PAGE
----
Selecting a contract research organisation (CRO) to help support your ADME-Tox needs is an important consideration. Examining the drug-drug interaction potential of a lead compound will require a different vetting process than contracting out a 25 compound series for an array of ADME-Tox assessments. But in either situation, there are a few things to consider when evaluating CROs to ensure you’re satisfied during the process and when the data is delivered.
- Quality assurance processes – As a client, you have to be able to trust the data you get is accurate. Firstly it is important to assess if the studies are designed appropriately to meet your objectives and to generate robust data. Are appropriate QC processes in place to ensure that the data collected and reported is precise and accurate? Ask the CRO to present their quality systems before you initiate a study and visit the site to understand their workflow processes and expertise.
- Turnaround time – Turnaround time is dependent on the stage of the project. Clinical stage in vitro drug-drug interaction studies may take several months to complete due to the increased level of reporting and customisation. Within a discovery setting, 10 working days from the receipt of compounds is the generally accepted time for many standard in vitro ADME-Tox assays. However, a well-equipped and automated lab should be able to offer some degree of flexibility and faster turnarounds can often be negotiated especially if regular shipments are received on pre-scheduled agreed dates.
- Expertise – CRO’s harbour a wealth of experience from the numerous client projects on which they work. Organisations which specialise in a particular field can typically assist with study design and data interpretation, and become an integral part of your project team.
- Flexibility – Not every project fits to standard conditions. It’s important to know if a CRO has the ability to adapt an assay to your specifications. In some cases, this could even have the added benefit of generating publishable data.
- Range of services – Choosing an established CRO which offers a wide portfolio of services has significant advantages. Not only does it facilitate contractual agreements and logistics, the collation of data from a single provider is easier and project-related discussions can be more productive if the CRO is aware of all the data being generated.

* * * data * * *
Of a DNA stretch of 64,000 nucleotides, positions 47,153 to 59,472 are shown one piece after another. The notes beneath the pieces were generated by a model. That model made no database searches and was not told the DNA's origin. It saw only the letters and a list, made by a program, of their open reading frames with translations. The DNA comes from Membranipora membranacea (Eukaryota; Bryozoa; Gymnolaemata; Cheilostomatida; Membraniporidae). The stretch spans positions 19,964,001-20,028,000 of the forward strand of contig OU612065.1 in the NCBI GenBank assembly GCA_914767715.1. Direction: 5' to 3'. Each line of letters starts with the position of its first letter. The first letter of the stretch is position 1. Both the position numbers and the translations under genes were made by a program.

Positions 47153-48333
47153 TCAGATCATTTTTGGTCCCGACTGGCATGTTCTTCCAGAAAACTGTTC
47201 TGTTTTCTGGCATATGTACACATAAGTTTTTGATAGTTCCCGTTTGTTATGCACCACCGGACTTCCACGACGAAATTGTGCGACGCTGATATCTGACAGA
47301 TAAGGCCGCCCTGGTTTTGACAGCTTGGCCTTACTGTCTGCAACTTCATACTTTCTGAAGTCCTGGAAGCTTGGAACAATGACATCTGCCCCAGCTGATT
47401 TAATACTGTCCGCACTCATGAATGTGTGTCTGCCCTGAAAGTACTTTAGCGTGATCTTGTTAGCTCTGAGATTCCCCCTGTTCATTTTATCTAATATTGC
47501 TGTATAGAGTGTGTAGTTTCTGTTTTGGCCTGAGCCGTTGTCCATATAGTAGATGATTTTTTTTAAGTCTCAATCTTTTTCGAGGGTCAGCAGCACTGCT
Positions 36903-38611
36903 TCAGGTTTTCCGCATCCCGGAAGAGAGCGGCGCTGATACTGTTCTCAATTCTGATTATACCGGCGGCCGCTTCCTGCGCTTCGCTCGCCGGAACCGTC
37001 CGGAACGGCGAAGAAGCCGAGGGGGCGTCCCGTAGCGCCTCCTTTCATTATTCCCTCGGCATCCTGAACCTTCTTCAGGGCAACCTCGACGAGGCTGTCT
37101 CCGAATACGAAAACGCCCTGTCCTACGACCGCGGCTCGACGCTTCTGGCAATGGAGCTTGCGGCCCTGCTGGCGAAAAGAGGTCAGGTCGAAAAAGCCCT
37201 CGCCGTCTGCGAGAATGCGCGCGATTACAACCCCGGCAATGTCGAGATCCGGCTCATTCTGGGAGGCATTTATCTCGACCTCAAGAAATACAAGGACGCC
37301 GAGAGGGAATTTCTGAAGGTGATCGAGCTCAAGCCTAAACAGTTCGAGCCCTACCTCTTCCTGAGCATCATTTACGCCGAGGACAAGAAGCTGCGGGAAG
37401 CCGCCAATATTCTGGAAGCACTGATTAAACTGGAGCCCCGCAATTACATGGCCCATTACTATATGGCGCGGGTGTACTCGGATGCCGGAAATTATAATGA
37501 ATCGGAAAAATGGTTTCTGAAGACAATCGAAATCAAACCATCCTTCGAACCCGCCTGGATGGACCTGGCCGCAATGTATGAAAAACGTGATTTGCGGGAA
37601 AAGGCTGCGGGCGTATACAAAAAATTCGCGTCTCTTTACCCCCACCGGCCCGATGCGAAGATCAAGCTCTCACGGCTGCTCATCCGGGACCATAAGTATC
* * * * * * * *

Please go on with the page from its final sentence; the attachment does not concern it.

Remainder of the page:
- Cost – This is obvious. You have a budget. Certain assays or services might have a greater degree of flexibility with respect to price. Many CROs offer volume discounts for standard assays or spend related discounts. Enquiring about pricing bundles might also find you unexpected savings, as some contract research organisations will group similar assays and sell them as a package.
- What you can do to help – Once you’ve decided on a service provider for your in vitro testing, there are a couple easy things you can do the make sure it all runs smoothly.
- Weighing/dispensing and labelling compounds is critical to avoiding delays.
- Use plenty of ice packs or dry ice and robust packaging. Sometimes shippers experience delays. A well-packed sample could make the difference between a timely start and the request to send another batch. Ensure that you complete the shipping paperwork accurately to avoid delays at customs; this is something that your CRO can advise on if you are an inexperienced shipper.
- Providing information on solubility, stability and any analytical challenges before the study starts can reduce delays and can assist in protocol design.
Working with a CRO can be a beneficial experience beyond just getting the data you need. By picking the right contract service provider you can reap the rewards of an experienced scientist at a fraction of the cost of a full-time employee.
Contact us to find out how we compare to your current CRO or stack up next to other ones you’re considering.